Line Operations Safety Assessments (LOSA) require employee involvement to identify safety threats to areas of ramp operations. LOSA is a way for employees to observe one another’s work. Although it is peer-to-peer observation, it is a formal process.
It’s not new. Since the late 1990s, LOSA has evolved in flight operations and is widely used today. Line pilots, for example, train to be LOSA observers, fly jump seat and observe the crew. The observer looks for excellent performance, but also observes whether threats and errors are present. The observer is trained not to interfere with normal operations unless there is grave danger to people or property.
Those being observed know that the LOSA is not a classic “audit” and that LOSA data cannot attribute actions to an individual or crew. LOSA is a formal employee system that does real-time risk assessment using the threat and error management model.
The LOSA system for ramp is very different from that used on the flight deck. The philosophy and principles are the same, but the flight deck relies on open-ended text to record the observations.
The ramp LOSA, on the other hand, uses structured observation checklists. The system for ramp comes complete with ready-to-use database and data analysis tools that are kept with the operator. There is no need for outside data storage and analysis. This ensures that company data are secure and that analysis does not require external consultants.
The graphic on page 29 shows the characteristics of the LOSA systems used for maintenance and for ramp environments. It is a systematic means for observation of normal operations. The peer-trusted observers, as well as those observed, participate in LOSA as volunteers.
LOSA is a joint effort by company management and labor to recognize early indications of threats and errors. Sometimes LOSA can be targeted to assess known challenges. In any case, the standards for confidentially always apply.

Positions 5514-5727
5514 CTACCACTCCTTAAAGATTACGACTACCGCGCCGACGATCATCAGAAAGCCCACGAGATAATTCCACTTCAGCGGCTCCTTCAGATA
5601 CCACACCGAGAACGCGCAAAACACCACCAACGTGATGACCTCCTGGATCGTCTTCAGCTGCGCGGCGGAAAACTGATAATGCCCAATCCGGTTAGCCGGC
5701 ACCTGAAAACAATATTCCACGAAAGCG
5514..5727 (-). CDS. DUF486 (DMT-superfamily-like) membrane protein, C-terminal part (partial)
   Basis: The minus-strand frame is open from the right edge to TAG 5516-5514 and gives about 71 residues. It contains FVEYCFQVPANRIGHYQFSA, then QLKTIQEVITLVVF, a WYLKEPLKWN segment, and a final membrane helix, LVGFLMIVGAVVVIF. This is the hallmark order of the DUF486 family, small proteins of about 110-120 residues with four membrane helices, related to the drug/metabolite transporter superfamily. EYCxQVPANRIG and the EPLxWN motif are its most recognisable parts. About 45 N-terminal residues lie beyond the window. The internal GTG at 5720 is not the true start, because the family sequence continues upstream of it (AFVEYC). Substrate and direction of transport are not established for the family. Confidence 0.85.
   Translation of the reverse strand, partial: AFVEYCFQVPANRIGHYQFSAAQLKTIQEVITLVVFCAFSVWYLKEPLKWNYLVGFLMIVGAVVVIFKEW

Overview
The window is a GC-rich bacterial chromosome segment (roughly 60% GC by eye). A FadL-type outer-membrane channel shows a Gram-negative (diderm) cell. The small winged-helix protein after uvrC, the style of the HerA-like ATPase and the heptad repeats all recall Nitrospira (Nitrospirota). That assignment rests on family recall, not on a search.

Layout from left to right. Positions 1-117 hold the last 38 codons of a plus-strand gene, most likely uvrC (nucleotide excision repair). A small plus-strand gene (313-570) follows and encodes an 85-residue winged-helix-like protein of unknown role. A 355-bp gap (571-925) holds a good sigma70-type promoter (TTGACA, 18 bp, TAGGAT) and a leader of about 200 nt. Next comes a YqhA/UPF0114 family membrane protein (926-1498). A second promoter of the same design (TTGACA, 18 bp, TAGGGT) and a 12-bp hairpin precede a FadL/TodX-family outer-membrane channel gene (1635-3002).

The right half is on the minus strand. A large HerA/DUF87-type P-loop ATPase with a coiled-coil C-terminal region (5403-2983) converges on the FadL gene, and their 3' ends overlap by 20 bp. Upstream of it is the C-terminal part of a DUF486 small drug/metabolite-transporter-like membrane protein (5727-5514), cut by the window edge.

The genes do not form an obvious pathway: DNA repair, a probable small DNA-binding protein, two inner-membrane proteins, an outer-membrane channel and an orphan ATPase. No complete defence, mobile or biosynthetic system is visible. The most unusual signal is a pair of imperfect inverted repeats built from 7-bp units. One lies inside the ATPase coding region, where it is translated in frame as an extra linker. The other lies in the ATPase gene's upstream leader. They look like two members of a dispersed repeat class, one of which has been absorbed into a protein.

Implementation Requires Support
LOSA implementation requires strong support from corporate leadership and from the workforce. It requires resources for personnel, training, data analyses, etc. The return on these investments includes an enhanced SMS program, new knowledge of daily risk, and an increase in efficiency and continuing safety. A return on investment tool is under development for use with the LOSA systems.
The development team of government and industry has developed and tested all necessary materials to support the implementation of LOSA for ramp. That includes training documents and manuals, data collection and analyses forms and software, and materials to promote LOSA to the workforce.
Dr. William Johnson has spent more than 30 years as senior executive and scientist for engineering companies specializing in technical training and human factors before joining FAA in 2004. He is also an aviation maintenance technician and a pilot, and has been for more than 45 years.
Last week, I attended a Safety Management Systems (SMS) seminar at Aviation Industry Expo that was co-sponsored by NATA and AMTSociety. During the course of the seminar, an FAA representative...
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